DTI programs have helped children diagnosed with autism acquire skills across a variety of skill domains (Smith, 2001). The curriculum scope and sequence for DTI programs is derived from resources such as Teaching Developmentally Disabled Children, The Me Book (Lovaas et al., 1981), Behavioral Intervention for Young Children with Autism (Maurice, Green, & Luce, 1996), A Work in Progress (Leaf & McEachin, 1999), and more recently, Teaching Individuals with Developmental Delays, Basic Intervention Techniques (Lovaas, 2003). Given that there is no standard assessment practice and a variety of curriculum resources, each child's program will vary with regard to the order in which new tasks are introduced. Generally skills are taught beginning with the simplest form, while moving gradually toward increased complexity. In addition, the plan for generalization of skills involves the student practicing the skills across instructors, materials, and settings, as well as programming for common stimuli and using multiple exemplars.
AVB programs rely on the Assessment of Basic Language and Learning Skills (ABLLS) (Partington & Sundberg, 1998) as a standard assessment tool and baseline. The completed ABLLS provides a visual display of the learner's strengths and weaknesses across 26 skill domains. Together the ABLLS and its complimentary guides for IEP writing and teaching skills (Sundberg & Partington, 1998) provide the scope and sequence for the curriculum. No other guides to curriculum or teaching targeting this approach are commercially available. Most teachers or therapists become skilled in this approach through attendance at professional workshops, commercially available training modules (www.abatoolchest.com), and / or by working with professionals trained in its application. The Verbal Behavior Network website offers programming guidance, sign language video models, and downloadable data collection forms (http://www.verbalbehaviornetwork.com/).
Reinforcement and Motivation
A DTI program typically employs a negative reinforcement paradigm for learner motivation (i.e., the student can work for earned breaks from task) (Harris & Weiss, 1998). Additionally, other components of an individualized motivational system such as token systems of reinforcement and choice boards comprised of photos of potential rewards are incorporated. Initially, continuous schedules of reinforcement are used and are subsequently faded to fixed- and variable-ratio schedules whenever possible.
In teaching children using the AVB approach, there is an initial emphasis on establishing the teacher as a conditioned reinforcer. This is accomplished through pairing the teacher with reinforcement and the use of a stimulus demand fading procedure (Carbone, 2003; Carbone 2004; www.abatoolchest.com). As opposed to the negative reinforcement paradigm mentioned in the DTI approach, the AVB approach relies on the use of competing positive reinforcement or motivation to increase on-task behavior (Carbone, 2003; Carbone, 2004; www.abatoolchest.com). The teacher or therapist continually attempts to offset the value of escape during instructional times while viewing every opportunity as a learning opportunity to maximize responding. Schedules of reinforcement for initial mand training are continuous; however, variable schedules are implemented as quickly as possible during intensive teaching time (ITT) and faded as the learner is successful (Carbone, 2004). In a AVB program, there tends to be less reliance on token boards, choice boards, and other visual displays that are common to motivational programs in a DTI approach.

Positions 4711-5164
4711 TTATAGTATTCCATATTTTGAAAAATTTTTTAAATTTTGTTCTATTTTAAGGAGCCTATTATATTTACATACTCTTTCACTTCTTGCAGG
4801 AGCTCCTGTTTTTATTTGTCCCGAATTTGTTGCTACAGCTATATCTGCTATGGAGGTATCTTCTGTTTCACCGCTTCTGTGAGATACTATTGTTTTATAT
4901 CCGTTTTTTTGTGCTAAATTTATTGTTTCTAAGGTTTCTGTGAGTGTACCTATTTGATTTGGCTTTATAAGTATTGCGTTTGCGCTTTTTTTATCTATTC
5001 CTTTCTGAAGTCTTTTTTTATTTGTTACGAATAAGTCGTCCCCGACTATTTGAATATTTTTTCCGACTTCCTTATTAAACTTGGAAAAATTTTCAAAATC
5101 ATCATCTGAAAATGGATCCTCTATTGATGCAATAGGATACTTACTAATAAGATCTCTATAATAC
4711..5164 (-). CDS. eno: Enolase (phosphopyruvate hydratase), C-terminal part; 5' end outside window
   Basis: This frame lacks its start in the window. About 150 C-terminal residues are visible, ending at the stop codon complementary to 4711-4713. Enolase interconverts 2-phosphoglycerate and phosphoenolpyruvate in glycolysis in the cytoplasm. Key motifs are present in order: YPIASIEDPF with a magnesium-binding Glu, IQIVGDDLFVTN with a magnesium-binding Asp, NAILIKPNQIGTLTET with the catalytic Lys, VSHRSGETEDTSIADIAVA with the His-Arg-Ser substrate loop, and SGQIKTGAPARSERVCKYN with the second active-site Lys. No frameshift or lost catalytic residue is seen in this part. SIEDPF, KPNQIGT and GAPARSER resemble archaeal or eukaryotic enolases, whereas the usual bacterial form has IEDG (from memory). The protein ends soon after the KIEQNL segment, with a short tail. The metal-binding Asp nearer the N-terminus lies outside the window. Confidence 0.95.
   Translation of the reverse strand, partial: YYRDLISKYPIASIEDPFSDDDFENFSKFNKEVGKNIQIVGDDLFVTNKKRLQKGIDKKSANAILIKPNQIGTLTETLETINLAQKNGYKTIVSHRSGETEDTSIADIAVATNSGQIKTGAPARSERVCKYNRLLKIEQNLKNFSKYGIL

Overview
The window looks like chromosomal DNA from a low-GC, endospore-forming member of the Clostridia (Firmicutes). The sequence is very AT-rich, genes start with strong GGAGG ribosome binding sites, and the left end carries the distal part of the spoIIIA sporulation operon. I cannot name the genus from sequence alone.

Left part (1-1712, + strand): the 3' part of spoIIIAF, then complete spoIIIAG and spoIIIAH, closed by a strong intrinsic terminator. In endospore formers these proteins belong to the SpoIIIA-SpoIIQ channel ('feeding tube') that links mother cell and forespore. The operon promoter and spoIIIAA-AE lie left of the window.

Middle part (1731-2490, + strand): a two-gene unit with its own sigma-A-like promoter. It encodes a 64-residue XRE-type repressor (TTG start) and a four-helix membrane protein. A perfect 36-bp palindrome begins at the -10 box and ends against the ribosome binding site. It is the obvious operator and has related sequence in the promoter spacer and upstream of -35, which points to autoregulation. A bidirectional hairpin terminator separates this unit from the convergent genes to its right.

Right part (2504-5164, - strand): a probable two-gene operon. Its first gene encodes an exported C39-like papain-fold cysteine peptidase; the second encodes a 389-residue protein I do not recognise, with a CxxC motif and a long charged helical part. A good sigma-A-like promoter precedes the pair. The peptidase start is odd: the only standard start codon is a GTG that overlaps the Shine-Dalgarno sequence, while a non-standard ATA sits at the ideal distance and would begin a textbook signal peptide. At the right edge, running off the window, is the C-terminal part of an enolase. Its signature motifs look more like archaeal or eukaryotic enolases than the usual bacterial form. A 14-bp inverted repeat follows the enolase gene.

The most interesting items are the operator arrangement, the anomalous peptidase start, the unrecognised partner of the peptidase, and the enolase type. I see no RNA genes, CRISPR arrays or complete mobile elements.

Delivery of Instruction
In a DTI program, instruction is typically delivered via a 1:1 or 1:2 teacher-to-student ratios (Harris & Weiss, 1998). The teacher and student are usually situated at a desk or table facing one another in a knee-to-knee physical arrangement. Instruction is introduced in an environment where distractions are minimized to include removable physical barriers such as room dividers and cubbies when necessary. Novel concepts are often introduced in isolation, or mass trials, with expectation of mastery before the interspersal of other concepts (expanded trials) (NYFAC video, 1999). During teaching, there is reliance on visual cues, such as picture schedules to prompt learners' behaviors throughout the day.
Although also delivered in a 1:1 or 1:2 teacher-to-student ratio, the initial phases of teaching in an AVB program take place in the natural environment as opposed to a traditional desk or table. Natural environment teaching (NET), commonly referred to as incidental or milieu teaching, relies on student interest for instruction (Goldstein, 2002) and has no defined location. Both pairing and initial mand training take place in "the NET". The teacher or therapist must become skilled at determining the ratio of time spent in NET and intensive teaching time (ITT) for learning other new skills (Kibbe & Twigg, 2004). The delivery of instruction during ITT mimics that of discrete trial instruction as defined previously as a specialized form of instruction that breaks down tasks into their component parts with instruction delivered in small discrete units (Lovaas, 1987).
Whereas the DTI approach allows for the introduction of tasks in isolation via mass trailing, the AVB approach is characterized by tasks that are mixed and varied from the onset (Carbone, 2003; Carbone, 2004; www.abatoolchest.com). Both approaches would suggest a ratio of easy-to-hard tasks that is approximately 8:2 or 7:3. In addition, the AVB approach emphasizes teaching skills to fluency and a quick pace of instruction with shorter latencies for the learner to respond (0-2 seconds as opposed to a traditional DTI approach of 5-7 seconds) (Carbone, 2003; Carbone, 2004; www.abatoolchest.com).